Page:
Teaching Programming to Kids
"David Braben, a very well-known game developer who runs the UK development studio Frontier Developments, argues that education since we entered the 2000s has turned towards ICT which teaches useful skills such as writing documents in a word processor, how to create presentations, and basic computer use skills. But that has replaced more computer science-like skills such as basic programming and understanding the architecture and hardware contained in a computer." (Reference)
I totally agree with this observation. Even my more computer-savvy colleagues have no clue how to write even the simplest of programs. They, like many students, are very adept at using a given piece of software, but when something goes wrong they cannot do even rudimentary troubleshooting as they have no idea how computers really function. This is my one issue with current trends in ICT integration in education; it is all about using this program, or that Web 2.0 site without understanding how this magic happens.
I'm not saying that every student needs to become a computer whiz, but I think we need to teach basic programming skills which allow students to think logically and abstractly. I know that not everyone agrees with this. When I suggested teaching programming to the students, one colleague replied, "Why?", implying that it was a waste of time. Even though we have calculators, we still ask students to learn how to add, subtract, multiply, and divide. The principle is the same. The process and basic knowledge are in and of themselves useful and the skills gained are transferable to other domains.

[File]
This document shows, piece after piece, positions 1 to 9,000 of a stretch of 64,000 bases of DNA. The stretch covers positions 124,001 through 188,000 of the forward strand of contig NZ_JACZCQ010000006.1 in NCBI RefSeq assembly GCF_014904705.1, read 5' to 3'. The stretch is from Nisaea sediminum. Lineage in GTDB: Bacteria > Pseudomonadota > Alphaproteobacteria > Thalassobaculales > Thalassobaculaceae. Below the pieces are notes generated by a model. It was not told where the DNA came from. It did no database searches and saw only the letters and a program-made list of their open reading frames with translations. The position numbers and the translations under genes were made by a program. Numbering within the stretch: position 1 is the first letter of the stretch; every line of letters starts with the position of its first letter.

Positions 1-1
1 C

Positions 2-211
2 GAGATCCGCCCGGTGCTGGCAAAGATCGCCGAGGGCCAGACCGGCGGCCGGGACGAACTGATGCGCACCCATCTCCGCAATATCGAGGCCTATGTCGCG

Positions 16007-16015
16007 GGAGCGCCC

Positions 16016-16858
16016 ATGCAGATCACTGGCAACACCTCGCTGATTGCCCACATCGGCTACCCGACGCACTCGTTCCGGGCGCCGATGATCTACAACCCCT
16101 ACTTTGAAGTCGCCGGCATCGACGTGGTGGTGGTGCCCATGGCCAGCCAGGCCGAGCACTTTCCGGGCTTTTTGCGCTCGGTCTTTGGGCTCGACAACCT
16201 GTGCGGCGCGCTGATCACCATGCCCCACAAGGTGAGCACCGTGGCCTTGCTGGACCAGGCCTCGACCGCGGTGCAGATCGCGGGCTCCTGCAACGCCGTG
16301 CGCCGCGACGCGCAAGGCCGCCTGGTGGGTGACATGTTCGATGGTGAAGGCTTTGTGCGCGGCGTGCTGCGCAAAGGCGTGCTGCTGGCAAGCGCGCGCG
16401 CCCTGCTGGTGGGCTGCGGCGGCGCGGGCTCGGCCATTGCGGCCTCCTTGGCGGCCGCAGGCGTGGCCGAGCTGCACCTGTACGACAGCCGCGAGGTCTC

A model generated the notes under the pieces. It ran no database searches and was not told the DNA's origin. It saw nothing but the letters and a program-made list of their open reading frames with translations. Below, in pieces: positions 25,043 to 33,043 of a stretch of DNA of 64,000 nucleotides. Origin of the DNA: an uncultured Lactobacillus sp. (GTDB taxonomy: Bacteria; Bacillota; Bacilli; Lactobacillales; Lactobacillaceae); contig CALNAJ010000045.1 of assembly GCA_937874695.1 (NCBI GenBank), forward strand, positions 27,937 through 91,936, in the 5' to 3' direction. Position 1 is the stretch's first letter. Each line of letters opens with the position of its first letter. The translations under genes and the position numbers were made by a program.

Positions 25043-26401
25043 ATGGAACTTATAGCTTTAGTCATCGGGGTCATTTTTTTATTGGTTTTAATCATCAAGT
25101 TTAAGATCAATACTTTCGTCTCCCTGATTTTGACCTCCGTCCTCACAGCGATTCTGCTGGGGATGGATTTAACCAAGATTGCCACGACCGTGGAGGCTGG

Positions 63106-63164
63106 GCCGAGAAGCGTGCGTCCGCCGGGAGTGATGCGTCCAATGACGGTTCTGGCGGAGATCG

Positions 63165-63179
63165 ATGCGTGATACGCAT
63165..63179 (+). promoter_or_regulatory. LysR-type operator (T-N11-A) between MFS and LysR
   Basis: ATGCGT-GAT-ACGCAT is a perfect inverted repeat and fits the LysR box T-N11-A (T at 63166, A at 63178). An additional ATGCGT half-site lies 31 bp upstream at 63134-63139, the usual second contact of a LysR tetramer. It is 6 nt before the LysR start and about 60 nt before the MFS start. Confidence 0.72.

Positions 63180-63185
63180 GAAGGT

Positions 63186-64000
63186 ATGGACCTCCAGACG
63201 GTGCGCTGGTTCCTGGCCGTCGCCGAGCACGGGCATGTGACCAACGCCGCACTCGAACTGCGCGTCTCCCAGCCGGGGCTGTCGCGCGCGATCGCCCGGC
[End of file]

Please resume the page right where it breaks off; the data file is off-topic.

I recently completed a 6-week programming unit with the grade 5 students at my school. Using Microsoft SmallBasic, an excellent programming environment for children, students learned the basics of programming including variables, input, output, processing, conditional branching, and using random numbers.
For math integration, each student wrote a program to calculate the area of a square, rectangle, circle, and triangle using the formulas they had recently learned in class. Their culminating project was to write a program to play Paper, Rock, and Scissors against the computer. A number of students really showed their creativity by going beyond the basic instructions and substituting, for example, Elf, Troll, and Wizard for Paper, Rock, and Scissors. Others used weapons like battleships, rockets, and machine guns.
Recently, a 14 year old boy from Utah created a game for the iPhone called Bubble Ball that dethroned Angry Birds, the number one game at the time. We need to expose more children to these skills as early as possible, so that they can stop creating mere mash-ups, and start creating new concepts and ideas of their own.
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